Tag: At Risk Species
The content below has been tagged with the term “At Risk Species.”
April 24, 2019 | 4 minute read
Pace, Florida — Rarely has the establishment of a conservation easement generated such fanfare. But dozens of public, private and nonprofit officials on Wednesday extolled the wonders of the permanent setting-aside of 3,719 acres of forested land. Coastal Headwaters Longleaf Forest; Healthy Forest Reserve Program Conservation Easement. Map by Roberta Moore, The Conservation Fund. This, though, was no ordinary celebration. It’s likely the first of many such easements intended to restore majestic longleaf pine stands across a large swath of private property. Learn more...
March 12, 2019 | 3 minute read
The Fish and Wildlife Service has been petitioned by WildEarth Guardians to list the saltmarsh topminnow under the Endangered Species Act. Not much is known about the topminnow’s distribution and biology so the Service is researching this species. According to scientific literature, the topminnow occurs in marshes along the northern Gulf of Mexico coast. It is a small non-migratory estuarine fish which reaches up to three inches long. It forages on the marsh surface during high tides, and retreats to small tidal creeks and rivulets during low tide. Learn more...
January 29, 2019 | 4 minute read
Most people view golf courses as swaths of perfectly cropped and contoured grass, closer to artifice than raw nature. As many golfers can attest, however, most of the golf course outside the boundaries of greens and fairways is wild and unruly, and can be a difficult place to locate an errant ball. “About 70 percent of most golf course acreage is managed for out-of-play areas,” said Dr. Kimberly Erusha, managing director of the U. Learn more...
The Species Status Assessment framework is an analytical approach developed by the U.S. Fish & Wildlife Service to deliver foundational science for informing all Endangered Species Act (ESA) decisions. An SSA is a focused, repeatable, and rigorous scientific assessment. The result will be better assessments, improved and more transparent and defensible decision making, and clearer and more concise documents. The Service is already seeing benefits from this approach. Ideally, the SSA is conducted at or prior to the candidate assessment or 12-month finding stage, but can be initiated at any time. Learn more...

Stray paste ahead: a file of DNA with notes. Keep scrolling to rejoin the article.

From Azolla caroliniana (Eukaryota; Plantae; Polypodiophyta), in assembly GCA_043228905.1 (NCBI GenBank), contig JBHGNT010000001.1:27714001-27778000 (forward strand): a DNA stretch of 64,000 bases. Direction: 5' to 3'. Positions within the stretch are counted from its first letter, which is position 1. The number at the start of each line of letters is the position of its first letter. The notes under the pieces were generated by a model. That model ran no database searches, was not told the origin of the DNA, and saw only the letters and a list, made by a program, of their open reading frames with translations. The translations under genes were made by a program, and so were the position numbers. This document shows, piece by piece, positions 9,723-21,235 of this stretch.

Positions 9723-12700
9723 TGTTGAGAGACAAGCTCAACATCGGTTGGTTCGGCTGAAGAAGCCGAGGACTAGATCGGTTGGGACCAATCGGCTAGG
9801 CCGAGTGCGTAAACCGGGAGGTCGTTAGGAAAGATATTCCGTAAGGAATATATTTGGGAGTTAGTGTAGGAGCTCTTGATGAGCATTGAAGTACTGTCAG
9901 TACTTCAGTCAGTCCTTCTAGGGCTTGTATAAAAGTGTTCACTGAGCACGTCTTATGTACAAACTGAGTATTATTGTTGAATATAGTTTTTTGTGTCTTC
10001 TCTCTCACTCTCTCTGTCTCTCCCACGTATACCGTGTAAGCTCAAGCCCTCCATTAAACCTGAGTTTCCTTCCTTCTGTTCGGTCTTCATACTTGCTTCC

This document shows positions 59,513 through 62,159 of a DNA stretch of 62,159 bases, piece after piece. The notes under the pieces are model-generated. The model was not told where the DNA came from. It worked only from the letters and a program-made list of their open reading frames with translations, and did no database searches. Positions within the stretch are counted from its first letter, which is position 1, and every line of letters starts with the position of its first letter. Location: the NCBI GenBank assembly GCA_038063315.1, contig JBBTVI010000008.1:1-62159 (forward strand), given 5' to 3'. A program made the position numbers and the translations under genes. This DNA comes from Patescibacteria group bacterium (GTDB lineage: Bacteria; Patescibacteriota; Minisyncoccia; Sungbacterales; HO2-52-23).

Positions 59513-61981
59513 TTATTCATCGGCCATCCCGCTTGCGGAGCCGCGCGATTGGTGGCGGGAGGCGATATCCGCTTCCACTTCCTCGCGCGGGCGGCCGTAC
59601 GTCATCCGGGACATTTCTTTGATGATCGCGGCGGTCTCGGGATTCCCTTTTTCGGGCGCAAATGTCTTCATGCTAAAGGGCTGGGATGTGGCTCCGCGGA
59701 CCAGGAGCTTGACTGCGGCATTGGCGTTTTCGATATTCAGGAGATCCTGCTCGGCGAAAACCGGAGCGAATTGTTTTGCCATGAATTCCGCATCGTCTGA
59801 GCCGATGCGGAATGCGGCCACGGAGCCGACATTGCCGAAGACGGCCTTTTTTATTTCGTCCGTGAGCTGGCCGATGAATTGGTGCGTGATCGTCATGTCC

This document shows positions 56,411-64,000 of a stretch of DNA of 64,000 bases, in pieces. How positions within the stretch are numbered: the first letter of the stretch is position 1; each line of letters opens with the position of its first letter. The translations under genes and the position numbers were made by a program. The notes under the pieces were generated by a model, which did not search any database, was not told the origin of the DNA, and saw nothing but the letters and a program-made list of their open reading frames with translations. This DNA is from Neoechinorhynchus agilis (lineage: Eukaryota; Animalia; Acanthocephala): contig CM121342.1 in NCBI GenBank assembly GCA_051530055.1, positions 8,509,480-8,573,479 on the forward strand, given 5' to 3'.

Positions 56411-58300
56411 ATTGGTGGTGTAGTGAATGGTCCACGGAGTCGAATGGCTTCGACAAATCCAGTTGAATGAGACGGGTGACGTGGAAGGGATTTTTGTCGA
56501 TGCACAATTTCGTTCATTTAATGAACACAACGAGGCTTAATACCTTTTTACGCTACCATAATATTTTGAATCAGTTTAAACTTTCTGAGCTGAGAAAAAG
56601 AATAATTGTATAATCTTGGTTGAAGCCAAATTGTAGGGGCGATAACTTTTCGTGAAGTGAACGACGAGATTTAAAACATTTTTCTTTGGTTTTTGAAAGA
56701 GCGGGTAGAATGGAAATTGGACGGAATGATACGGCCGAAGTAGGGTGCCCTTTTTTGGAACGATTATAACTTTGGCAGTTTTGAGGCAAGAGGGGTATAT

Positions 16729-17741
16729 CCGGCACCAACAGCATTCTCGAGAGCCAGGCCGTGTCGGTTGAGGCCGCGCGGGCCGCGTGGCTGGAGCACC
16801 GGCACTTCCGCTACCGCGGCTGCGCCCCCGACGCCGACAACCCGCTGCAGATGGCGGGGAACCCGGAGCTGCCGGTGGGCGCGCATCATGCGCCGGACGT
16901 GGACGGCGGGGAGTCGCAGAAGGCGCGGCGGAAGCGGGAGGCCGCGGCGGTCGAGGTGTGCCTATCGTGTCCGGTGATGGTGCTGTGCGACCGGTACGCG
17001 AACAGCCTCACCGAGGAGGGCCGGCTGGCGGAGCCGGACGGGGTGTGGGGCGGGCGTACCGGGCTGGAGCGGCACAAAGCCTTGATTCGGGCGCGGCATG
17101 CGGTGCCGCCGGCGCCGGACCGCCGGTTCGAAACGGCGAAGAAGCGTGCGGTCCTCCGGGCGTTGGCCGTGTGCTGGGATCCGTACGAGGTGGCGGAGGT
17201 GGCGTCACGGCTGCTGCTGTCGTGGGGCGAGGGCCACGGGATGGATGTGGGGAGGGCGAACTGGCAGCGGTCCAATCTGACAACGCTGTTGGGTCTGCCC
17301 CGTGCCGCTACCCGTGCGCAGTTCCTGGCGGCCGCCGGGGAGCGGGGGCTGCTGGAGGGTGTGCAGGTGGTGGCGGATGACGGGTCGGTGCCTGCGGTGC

May 16, 2019 | 3 minute read
Endangered Species Day, May 17, 2019, is a day to celebrate efforts to recover 1,663 species on the list of federal endangered wildlife and plants protected under the Endangered Species Act. Read the full story...
Thanks to conservation partnerships, two southeastern fish and a snail do not warrant Endangered Species Act protection
April 3, 2019 | 4 minute read
Following extensive scientific reviews, the U.S. Fish and Wildlife Service has determined that three southeastern animals do not face the threat of extinction now or in the foreseeable future. Accordingly, the ashy darter, Barrens darter and Arkansas mudalia snail do not warrant Endangered Species Act (ESA) protection. For each animal, the Service brought together a team of biologists who compiled and examined all known data and research. Their peer-reviewed findings are outlined in species status assessments (SSAs), made available today. Read the full story...
Conservation partnerships help keep two birds, salamander and skink from requiring endangered species act protections
December 18, 2018 | 4 minute read
Following rigorous scientific reviews, the U.S. Fish and Wildlife Service has determined that, thanks in part to ongoing conservation partnerships, four southeastern animals do not face the threat of extinction now or in the foreseeable future. Accordingly, the MacGillivray’s seaside sparrow, Florida sandhill crane, striped newt and Cedar Key mole skink do not warrant Endangered Species Act (ESA) protection. “Our efforts working closely with diverse partners to proactively understand and address threats to wildlife is succeeding,” said Leo Miranda, the Service’s Southeast regional director. Read the full story...
December 18, 2018 | 3 minute read
After a thorough scientific review, the U.S. Fish and Wildlife Service has determined that populations of the Tippecanoe darter, a small freshwater fish, do not warrant federal protection under the Endangered Species Act (ESA). In some places, surveys suggest increasing populations, likely due to improvements in water quality. One of the smallest darters in the world, the Tippecanoe darter continues to be found across its historical range in larger streams and rivers of the Ohio River watershed in Indiana, Kentucky, Ohio, Pennsylvania, Tennessee and West Virginia. Read the full story...